ArtSEA: Seattle’s New Arte Noir Highlights Black Artists

The handwriting on each Post-It announced what was soon to be loaded into this shop dedicated to black makers: accessories, skincare, scarves, clutches, apothecary items, bracelets, books and more.


ArtSEA: Notes on Northwest Culture is Crosscut’s weekly arts and culture newsletter.


The specialized store started with the Arte Noir newsletter, launched a little over a year ago, and is about to make its big reveal with a festive party on September 17 (12 p.m. to 6 p.m.). The event coincides (no coincidence) with Wa Na WariThe second annual “Walk the Block” art walk (September 17, 2-6 p.m.), a ticketed fundraiser featuring a host of black performers, dancers and live music.

“We are 95% there”, founder of Arte Noir Viviane Phillips said, as she showed me around the high-ceilinged space. “But we still don’t really know how to make the lights work.” She laughed and showed me a mystifying panel of 24 individual controls.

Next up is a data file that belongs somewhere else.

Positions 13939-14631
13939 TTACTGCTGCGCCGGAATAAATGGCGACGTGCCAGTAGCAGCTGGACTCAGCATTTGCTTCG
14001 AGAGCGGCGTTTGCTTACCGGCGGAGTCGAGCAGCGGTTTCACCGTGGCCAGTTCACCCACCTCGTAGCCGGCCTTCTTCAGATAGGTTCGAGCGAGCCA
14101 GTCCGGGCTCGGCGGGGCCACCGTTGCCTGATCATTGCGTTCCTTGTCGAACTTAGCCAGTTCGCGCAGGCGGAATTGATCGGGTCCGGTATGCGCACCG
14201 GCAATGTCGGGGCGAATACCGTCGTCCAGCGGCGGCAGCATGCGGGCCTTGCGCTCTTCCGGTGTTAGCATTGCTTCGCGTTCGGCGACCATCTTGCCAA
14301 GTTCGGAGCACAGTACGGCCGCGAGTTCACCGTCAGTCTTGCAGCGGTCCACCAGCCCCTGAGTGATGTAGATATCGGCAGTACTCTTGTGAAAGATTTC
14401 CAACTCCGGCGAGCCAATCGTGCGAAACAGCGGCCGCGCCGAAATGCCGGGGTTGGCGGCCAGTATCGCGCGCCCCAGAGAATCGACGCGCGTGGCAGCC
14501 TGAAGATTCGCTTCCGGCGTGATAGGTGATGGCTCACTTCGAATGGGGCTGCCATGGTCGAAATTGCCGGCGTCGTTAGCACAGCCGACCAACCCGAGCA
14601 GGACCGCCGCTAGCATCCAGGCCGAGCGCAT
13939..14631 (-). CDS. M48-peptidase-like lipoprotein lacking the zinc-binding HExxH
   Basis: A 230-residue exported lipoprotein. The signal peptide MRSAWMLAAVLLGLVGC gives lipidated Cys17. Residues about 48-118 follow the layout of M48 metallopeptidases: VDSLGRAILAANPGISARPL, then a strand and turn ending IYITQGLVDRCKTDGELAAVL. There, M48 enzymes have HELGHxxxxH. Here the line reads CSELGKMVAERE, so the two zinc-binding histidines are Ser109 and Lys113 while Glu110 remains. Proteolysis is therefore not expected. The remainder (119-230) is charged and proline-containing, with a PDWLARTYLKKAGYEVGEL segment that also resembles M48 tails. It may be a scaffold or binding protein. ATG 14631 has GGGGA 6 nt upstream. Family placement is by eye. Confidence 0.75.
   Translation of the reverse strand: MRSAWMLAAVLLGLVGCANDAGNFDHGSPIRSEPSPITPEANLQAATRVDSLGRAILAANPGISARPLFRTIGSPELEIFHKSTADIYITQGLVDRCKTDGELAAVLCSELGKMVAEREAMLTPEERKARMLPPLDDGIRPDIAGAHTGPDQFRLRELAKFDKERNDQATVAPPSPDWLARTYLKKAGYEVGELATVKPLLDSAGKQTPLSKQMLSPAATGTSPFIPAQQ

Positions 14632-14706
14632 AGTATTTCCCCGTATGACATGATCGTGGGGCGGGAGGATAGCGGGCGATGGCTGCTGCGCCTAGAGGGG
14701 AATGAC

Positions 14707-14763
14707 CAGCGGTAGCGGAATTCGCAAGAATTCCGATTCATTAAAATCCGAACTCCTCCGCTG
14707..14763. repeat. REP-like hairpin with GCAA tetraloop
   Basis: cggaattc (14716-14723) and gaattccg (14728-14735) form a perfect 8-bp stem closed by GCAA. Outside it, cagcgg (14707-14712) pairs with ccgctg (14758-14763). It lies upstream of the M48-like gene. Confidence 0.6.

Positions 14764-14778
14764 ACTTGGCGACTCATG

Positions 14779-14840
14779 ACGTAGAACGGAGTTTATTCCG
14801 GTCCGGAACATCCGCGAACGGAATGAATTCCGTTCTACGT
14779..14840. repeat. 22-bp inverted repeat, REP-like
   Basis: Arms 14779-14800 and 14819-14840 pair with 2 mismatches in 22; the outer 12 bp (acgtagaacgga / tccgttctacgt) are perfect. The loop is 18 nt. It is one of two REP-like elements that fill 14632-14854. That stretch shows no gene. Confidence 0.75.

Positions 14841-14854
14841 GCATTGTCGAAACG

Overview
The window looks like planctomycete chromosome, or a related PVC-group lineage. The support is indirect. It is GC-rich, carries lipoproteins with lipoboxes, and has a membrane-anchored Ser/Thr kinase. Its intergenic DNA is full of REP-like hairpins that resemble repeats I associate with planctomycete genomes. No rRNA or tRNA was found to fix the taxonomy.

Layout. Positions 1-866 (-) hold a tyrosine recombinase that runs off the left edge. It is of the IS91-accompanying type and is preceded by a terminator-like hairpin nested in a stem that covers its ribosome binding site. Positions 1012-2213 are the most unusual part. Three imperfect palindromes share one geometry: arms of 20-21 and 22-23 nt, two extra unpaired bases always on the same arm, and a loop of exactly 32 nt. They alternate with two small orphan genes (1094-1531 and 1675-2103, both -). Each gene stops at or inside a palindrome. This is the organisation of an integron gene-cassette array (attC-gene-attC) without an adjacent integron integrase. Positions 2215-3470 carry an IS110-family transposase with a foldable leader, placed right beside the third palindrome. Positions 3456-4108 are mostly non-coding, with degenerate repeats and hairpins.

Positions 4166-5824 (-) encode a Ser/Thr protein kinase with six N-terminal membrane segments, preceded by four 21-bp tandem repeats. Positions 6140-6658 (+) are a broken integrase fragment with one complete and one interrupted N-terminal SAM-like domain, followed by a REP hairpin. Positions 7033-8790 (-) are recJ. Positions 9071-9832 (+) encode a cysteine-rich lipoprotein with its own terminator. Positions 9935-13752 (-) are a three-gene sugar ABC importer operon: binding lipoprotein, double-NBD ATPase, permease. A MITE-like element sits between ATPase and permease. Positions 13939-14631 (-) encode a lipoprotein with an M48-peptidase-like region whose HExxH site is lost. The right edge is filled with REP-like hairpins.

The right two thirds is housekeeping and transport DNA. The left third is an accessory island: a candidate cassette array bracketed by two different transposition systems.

Located at 23rd and Union, on the ground floor of Town center square development, Arte Noir stands among many new public works by black artists. One of them is visible from the windows: Yegizaw “Yeggy” Michaelpermanent installation of visual rhythm. This abstract timeline of the Central District is rendered in 200 wooden slats – brightly painted and carved with Eritrean symbols – and hangs from the building facade like a peacock fringe.

Inside, the vibe is crisp and modern, with a long stretch of floor-to-ceiling windows and elegant blond-wood display cases. Executive Director Jazmyn Scott was also on the scene (“Oh, I’m still here,” she said), making final furniture arrangements and writing a few of her sticky notes. She still wasn’t sure which two new yellow chairs the guest services manager Marcus Mitchell was unpacking from the packaging. Opposite the room, the Customer Service Associate Cole Abram was busy painting a design in the entrance vestibule.

Luz W. German